Hurricane Swirls Toward Tri-State, Transit to Shut Down, Blackouts Likely

Storm surge, high winds, 6 to 10 inches of rain expected

11 A.M. SATURDAY UPDATE: Find our latest story on Hurricane Irene here.

You can keep an eye on the forecast through our interactive radar, and stay with NBC New York on Twitter @NBCNewYork and Facebook/NBCNewYork.

With Hurricane Irene swirling closer to the tri-state, all New Yorkers in vulnerable areas have been ordered to evacuate with just hours to go before subways, buses and commuter trains begin shutting down.

Mayor Bloomberg said Consolidated Edison is considering shutting off power in the city's low-lying areas before the storm hits, meaning wide swaths of the city could go dark Saturday night.

"You can plan on the possibility of no power downtown," he said. 

Forecasters say Hurricane Irene could make landfall in New York as a Category 1 hurricane, or slightly weaker. It depends on whether the storm loses steam as it moves up the East Coast.

Irene was bashing North Carolina with winds of 80 mph Saturday morning and is expected to arrive in the tri-state area late Saturday into Sunday.

The city's primary evacuation zone includes Battery Park City, Coney Island, Manhattan Beach, Far Rockaway and Midland Beach and South Beach in Staten Island. See the zone in orange on this map.

For all your hurricane preparedness questions, go here. You can also make sure you're taking all the right steps with this preparedness checklist.


  • The unprecedented transit shutdown includes New Jersey Transit and PATH trains and will begin as trains and buses start their final runs, likely taking several hours to complete.
  • Many New Yorkers in the primary evacuation zone are refusing to leave. "There's no way in hell that we are leaving home," said Pat Jones, of the Rockaways. "This is my home, and I'm staying here and protecting my home. Wouldn't you?"
  • Public housing buildings in low-lying areas will shut down their elevators on Saturday so that people don't get trapped. Bloomberg said other buildings may do the same.
  • Some 250,000 people live in the low-lying areas that are under the mandatory evacuation order. Bloomberg said New York has never ordered such an evacuation.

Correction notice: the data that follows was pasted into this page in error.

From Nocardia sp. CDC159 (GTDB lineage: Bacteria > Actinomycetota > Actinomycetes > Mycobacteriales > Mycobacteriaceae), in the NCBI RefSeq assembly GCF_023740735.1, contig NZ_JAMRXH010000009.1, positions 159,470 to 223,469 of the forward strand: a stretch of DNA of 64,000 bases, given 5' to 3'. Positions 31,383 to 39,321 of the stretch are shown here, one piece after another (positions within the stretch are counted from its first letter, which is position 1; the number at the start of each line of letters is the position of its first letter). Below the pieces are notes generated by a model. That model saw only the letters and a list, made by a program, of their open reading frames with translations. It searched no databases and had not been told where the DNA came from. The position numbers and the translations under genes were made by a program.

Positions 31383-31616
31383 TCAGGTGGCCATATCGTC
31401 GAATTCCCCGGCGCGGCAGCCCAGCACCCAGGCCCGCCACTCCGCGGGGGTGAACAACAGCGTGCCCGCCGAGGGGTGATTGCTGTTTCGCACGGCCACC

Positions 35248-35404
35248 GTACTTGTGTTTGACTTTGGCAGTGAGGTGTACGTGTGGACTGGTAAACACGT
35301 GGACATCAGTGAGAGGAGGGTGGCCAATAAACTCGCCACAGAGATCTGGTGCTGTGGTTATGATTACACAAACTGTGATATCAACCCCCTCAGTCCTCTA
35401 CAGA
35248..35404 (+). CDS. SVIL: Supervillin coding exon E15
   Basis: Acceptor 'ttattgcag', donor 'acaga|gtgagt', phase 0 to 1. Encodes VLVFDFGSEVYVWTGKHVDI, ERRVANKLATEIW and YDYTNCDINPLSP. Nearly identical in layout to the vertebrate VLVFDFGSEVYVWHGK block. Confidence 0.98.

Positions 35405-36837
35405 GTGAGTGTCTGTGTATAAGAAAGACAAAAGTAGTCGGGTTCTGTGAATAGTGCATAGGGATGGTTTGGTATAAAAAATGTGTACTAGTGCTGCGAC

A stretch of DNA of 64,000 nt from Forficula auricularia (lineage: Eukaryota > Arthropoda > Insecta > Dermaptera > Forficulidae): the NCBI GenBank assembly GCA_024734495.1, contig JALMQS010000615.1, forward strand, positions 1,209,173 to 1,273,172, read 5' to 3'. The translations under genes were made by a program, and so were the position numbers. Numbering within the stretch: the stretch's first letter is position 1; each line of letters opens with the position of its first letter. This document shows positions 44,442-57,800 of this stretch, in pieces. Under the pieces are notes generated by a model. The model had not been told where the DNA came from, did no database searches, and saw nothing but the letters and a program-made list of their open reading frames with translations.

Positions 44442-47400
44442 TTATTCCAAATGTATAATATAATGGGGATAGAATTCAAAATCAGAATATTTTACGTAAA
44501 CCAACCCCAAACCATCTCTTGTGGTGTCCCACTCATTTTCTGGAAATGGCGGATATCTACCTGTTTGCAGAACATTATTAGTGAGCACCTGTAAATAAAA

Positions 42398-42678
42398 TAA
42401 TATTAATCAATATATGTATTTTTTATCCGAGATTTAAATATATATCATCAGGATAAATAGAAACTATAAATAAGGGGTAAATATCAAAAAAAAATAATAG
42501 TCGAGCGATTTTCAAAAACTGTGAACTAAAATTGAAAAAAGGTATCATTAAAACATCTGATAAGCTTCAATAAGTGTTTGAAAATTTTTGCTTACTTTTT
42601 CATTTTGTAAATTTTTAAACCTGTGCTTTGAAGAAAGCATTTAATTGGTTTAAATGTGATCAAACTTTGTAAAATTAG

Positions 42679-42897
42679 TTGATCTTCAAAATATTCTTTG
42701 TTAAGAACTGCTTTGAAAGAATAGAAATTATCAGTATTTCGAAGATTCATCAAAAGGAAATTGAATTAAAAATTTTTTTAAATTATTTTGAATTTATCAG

• New Yorkers in the primary zone must leave by 5 p.m. Saturday, Bloomberg said.
  • If winds exceed 40 mph, there will be traffic restrictions on area bridges. If they exceed 60 mph, bridges will be shut down.
  • All tri-state-area airports will close to arriving flights at noon Saturday, but will remain open for departing flights until further notice.
  • The mayor also warned that a transit shutdown would take hours to re-start, so there will likely be no mass transit until midday Monday, at the earliest.
  • The MTA has never before halted its entire system — which carries about 5 million passengers on an average weekday — in advance of a storm, though the system was seriously hobbled by an August 2007 rainstorm that disabled or delayed every one of the city's subway lines. The last planned shutdown of the entire transit system was during a 2005 strike.
  • The city on Friday ordered all construction work halted for the weekend.
  • The city is urging residents to stock up on groceries and flashlights and to make preparations for potential evacuations. For instructions on what to do and to find whether you live in a New York City evacuation zone, click here.
  • The NYPD has stationed row boats at police precincts in flood-prone areas. Emergency Service Unit officers also have small motorized boats that they can deploy in floods.